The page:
image/svg+xml art designer at PLoS, modified by Wikipedia users Nina, Beao, JakobVoss, and AnonMoos Open Access logo, converted into svg, designed by PLoS. This version with transparent background. http://commons.wikimedia.org/wiki/File:Open_Access_logo_PLoS_white.svg art designer at PLoS, modified by Wikipedia users Nina, Beao, JakobVoss, and AnonMoos http://www.plos.org/
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  • image/svg+xml Jakob Voss, based on art designer at PLoS, modified by Wikipedia users Nina and Beao Closed Access logo, derived from PLoS Open Access logo. This version with transparent background. http://commons.wikimedia.org/wiki/File:Closed_Access_logo_transparent.svg Jakob Voss, based on art designer at PLoS, modified by Wikipedia users Nina and Beao
    Authors: Megan L. Rogers; Erjia Cao; Jenelle A. Richards; Alexis Mitelman; +16 Authors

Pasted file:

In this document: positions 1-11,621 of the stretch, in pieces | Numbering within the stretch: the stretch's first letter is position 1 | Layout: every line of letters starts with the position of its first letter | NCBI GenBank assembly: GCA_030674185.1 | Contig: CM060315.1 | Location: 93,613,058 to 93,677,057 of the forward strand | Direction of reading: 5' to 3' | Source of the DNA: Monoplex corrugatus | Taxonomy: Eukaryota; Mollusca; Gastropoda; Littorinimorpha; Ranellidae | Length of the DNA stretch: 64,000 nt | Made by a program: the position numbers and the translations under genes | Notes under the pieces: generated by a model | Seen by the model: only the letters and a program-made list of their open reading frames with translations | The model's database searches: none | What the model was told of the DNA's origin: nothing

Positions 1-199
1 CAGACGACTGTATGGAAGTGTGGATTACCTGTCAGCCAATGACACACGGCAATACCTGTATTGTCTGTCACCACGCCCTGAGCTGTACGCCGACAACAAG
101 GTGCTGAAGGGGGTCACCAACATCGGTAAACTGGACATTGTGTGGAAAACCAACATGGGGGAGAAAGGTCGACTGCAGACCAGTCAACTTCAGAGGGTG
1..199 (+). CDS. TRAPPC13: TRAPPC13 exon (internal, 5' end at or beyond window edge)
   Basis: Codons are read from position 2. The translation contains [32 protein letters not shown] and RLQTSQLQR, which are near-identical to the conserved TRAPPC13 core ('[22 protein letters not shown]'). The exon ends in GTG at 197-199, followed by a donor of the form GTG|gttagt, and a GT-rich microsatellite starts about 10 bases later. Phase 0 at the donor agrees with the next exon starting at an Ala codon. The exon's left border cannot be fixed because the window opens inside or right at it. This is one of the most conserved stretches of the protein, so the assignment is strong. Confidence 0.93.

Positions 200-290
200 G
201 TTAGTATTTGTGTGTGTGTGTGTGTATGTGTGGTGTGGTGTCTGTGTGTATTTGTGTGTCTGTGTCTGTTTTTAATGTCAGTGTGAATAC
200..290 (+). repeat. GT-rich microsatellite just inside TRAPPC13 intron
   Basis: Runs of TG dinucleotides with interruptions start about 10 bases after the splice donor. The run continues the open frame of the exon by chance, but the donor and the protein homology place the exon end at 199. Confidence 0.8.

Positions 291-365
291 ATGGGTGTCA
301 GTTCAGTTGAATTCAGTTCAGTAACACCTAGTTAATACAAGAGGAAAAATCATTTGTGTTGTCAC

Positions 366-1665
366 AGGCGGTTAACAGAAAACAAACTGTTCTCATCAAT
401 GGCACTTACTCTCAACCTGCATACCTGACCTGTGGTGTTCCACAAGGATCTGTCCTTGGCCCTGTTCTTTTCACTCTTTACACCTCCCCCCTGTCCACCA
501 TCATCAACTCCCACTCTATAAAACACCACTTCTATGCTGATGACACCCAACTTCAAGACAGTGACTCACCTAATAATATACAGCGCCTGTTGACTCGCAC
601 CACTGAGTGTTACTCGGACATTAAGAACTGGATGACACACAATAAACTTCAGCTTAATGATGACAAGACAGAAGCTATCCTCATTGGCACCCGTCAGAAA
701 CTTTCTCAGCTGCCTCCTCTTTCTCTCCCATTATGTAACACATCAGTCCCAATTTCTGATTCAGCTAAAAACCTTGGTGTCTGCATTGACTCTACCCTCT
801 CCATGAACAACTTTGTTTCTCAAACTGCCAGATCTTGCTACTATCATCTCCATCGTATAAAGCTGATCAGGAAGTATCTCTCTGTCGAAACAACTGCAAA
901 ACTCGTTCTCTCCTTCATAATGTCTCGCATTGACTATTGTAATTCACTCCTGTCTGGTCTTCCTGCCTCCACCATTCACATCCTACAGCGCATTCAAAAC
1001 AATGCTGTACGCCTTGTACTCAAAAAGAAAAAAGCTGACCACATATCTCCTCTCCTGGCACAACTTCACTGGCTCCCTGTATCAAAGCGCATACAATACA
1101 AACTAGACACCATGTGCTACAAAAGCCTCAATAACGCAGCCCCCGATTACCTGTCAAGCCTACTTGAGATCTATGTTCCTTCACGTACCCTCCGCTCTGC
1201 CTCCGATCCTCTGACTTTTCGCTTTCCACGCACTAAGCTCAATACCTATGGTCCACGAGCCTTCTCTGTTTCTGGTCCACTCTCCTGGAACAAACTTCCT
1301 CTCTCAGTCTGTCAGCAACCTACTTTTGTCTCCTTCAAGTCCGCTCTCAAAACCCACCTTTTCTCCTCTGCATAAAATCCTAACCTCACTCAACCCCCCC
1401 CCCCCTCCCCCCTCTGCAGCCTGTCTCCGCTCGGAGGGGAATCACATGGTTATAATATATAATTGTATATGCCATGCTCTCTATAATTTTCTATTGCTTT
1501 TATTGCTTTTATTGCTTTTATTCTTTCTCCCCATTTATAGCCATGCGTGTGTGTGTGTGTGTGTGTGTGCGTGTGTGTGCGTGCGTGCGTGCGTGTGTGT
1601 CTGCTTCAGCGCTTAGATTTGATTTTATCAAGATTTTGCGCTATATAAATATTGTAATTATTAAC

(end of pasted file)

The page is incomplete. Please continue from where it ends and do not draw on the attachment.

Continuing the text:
The COVID-19 pandemic resulted in drastic disruptions to lives and possible pernicious impacts on mental health, including suicidality. Understanding these relations, as well as impacts on at-risk populations, is essential. The present study examined changes in daily behaviors and cognitions after the implementation of physical/social distancing mandates in individuals with symptoms of suicide crisis syndrome (SCS) and/or suicidal ideation. Adults ( N = 5,528) across 10 countries completed online self-report measures. There were significant main effects of time and various configurations of interactions between time, SCS, and suicidal ideation in predicting behaviors (outdoor and social engagements) and cognitions (thoughts about health, finances, and living situation). Cross-culturally, individuals with more severe SCS symptoms generally had the largest changes in behaviors and cognitions, though this effect was not replicated across all countries. Overall, these findings highlight the implications of the potentially mutually exacerbating influences of routine disruptions and suicide risk and the importance of examining associations cross-culturally.